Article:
CPS & Color
California Child Protective Services & Color
Whereas many battered Caucasian women in California wrongfully lose custody of their abused children to abusive batterers, many more Californian women of color wrongfully lose custody of their children to CPS--especially battered women of color.
Although Caucasian women in California have also been wrongfully losing their children (abused or not) to CPS, it is nowhere near the disproportionate number of California women of color wrongfully losing custody of their children to CPS or "the State."
Being female in California is risky enough, being a mother even more so, and marginalized (through violence, poverty, disability, etc.) even far worse; but being all those things and a woman of color in California carries a great, grave risk that the State will do you and your children some serious damage--including jailing you. Read below.
COLOR, CHILD CUSTODY, & STATE SANCTIONED VIOLENCE
One of the best well-rounded reports of Institutionalized violence (AKA State Violence) against women of color: both immigrant and U.S. born. The report is presented within a gender perspective and is particularly informative about State violence against African American women. Written by Anannya Bhattacharjee, sponsored by the American Friends Service Committee and the Committee on Women, Population, and the Environment CWPE-AFSC. Taken from the report's Executive Summary:
At the same time, organizations focusing on violence against women have often failed to appreciate the impact of enforcement violence. Today, growing numbers of women of color and allies are challenging the women’s anti-violence movement to expand its understanding of the nature of violence against women and to adopt strategies that take into account not only violence by individuals but also violence perpetrated by the state — whether through law enforcement; political, cultural, and economic domination; or military intervention.
Activist Dialogues A MUST READ!
From the Family Violence Prevention Fund publication entitled Activist Dialogues: How domestic violence and child welfare systems impact women of color and their communities.
From its site: INCITE! Women of Color Against Violence is a national activist organization of radical feminists of color advancing a movement to end violence against women of color and their communities through direct action, critical dialogue and grassroots organizing.
RACISM, GENDER & INCARCERATION
Not in America. And certainly not if you're African-American. From Human Rights' Watch "The country that holds itself out as the "land of freedom" incarcerates a higher percentage of its people than any other country." Think about that: than any other country. "Even more troubling than the absolute number of persons in jail or prison is the extent to which those men and women are African-American. Although blacks account for only 12 percent of the U.S. population, 44 percent of all prisoners in the United States are black."
State and Federal Inmates by Race
Source: Percentages calculated from data in Table 13, Department of Justice, Bureau of Justice Statistics, "Prison and Jail Inmates at Midyear 2002," April 6, 2003. White and Black excludes Hispanics.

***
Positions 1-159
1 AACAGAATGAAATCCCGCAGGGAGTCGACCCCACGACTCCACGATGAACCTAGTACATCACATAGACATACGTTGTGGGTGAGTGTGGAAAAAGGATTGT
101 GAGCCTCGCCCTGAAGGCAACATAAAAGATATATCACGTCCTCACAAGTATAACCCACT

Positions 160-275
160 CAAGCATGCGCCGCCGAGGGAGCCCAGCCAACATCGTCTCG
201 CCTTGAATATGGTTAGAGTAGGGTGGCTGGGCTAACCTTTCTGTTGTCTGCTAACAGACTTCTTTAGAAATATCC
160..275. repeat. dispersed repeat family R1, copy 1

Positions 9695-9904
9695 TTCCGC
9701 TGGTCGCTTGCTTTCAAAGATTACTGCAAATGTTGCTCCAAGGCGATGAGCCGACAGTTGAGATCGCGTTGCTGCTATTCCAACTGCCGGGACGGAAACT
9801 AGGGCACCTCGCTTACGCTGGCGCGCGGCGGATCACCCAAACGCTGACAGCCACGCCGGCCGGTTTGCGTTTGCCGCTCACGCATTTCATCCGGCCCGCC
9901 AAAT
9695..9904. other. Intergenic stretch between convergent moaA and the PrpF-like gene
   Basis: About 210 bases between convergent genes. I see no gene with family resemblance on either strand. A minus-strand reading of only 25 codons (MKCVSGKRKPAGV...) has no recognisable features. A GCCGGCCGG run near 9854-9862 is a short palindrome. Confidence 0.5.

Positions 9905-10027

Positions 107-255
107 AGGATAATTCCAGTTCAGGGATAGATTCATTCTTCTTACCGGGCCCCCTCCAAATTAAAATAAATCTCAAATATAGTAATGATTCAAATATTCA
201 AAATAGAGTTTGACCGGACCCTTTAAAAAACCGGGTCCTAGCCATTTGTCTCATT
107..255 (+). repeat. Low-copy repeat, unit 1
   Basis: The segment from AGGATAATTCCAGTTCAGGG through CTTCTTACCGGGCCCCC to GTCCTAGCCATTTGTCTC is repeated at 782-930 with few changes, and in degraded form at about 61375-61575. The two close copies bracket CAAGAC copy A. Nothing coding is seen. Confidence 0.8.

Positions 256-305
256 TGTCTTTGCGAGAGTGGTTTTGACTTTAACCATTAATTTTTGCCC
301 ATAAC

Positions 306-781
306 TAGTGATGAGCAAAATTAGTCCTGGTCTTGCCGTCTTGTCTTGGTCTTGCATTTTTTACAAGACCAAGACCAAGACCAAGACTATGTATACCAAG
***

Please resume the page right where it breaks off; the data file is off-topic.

"Between 1985 and 1996, for example, the population of women in U.S. prisons increased threefold, with the increase mostly consisting of women of color, particularly African American women," Anannya Bhattacharjee, author of the CWPE-AFSC report Whose Safety? Women of Color and the Violence of Law Enforcement.
Over 11,000 women are imprisoned in California's State Prisons--most are victims of domestic violence, many are jailed for crimes THEIR MALE BATTERERS COMMITTED AGAINST THEIR CHILDREN & THEM. Read that again. In California, if you are women who has been a victim of domestic violence or other violent crime odds are good you're going to jail--odds are even better (higher) if you're a woman of color. Free Battered Women is a San Francisco based organization dedicating to freeing battered women from CA prisons. Be sure to read the Fact Sheet on its site. You can find another informative fact sheet from Purple Beret's website titled, Fact Sheet on Battered Women in Prison.
The California Habeas Project is a collaboration that enhances justice for domestic violence survivors incarcerated for crimes related to their experiences of being abused. With the support of a network of volunteers throughout the state, California Habeas Project seeks to free domestic violence survivors in prison who qualify for post-conviction habeas corpus relief under state law.
LSPC, is a San Francisco based organization that advocates for the human rights and empowerment of incarcerated parents, children, family members and people at risk for incarceration. LSPC responds to requests for information, trainings, technical assistance, litigation, community activism and the development of more advocates. Its focus is on women prisoners and their families, and emphasizes that issues of race are central to any discussion of incarceration.
CA STATEWIDE APPEAL
MORE LITIGANTS SOUGHT
IF YOU WERE A PROTECTIVE PARENT WHO LOST CUSTODY OF YOUR CHILD/CHILDREN (OR A BLOOD RELATIVE OF A PROTECTIVE PARENT WHO LOST CUSTODY) AND WERE DENIED THE RIGHT TO PRESENT EVIDENCE, OR DENIED YOUR CONSTITUTIONAL RIGHT TO A HEARING, OR LOST CUSTODY BASED ON A FRAUDULENT REPORT FROM AN EVALUATOR WHO DESTROYED, SUPPRESSED OR REFUSED TO REVIEW YOUR EVIDENCE (DV Reports, PD reports/calls, WOMEN'S CRISIS CENTER calls, CPS requests, MD reports, THERAPY notes, ETC.) OR ADDRESS YOUR ALLEGATIONS, THEN YOUR CONSTITUTIONAL RIGHTS WERE VIOLATED. PLEASE JOIN THE STATEWIDE APPEAL THAT ADDRESSES THESE CIVIL AND HUMAN RIGHTS VIOLATIONS OCCURRING EVERYDAY IN CALIFORNIA FAMILY AND/OR JUVENILE COURT BY SIGNING THIS SECURE ONLINE FORM AT ReuniteOurFamilies.org NOW.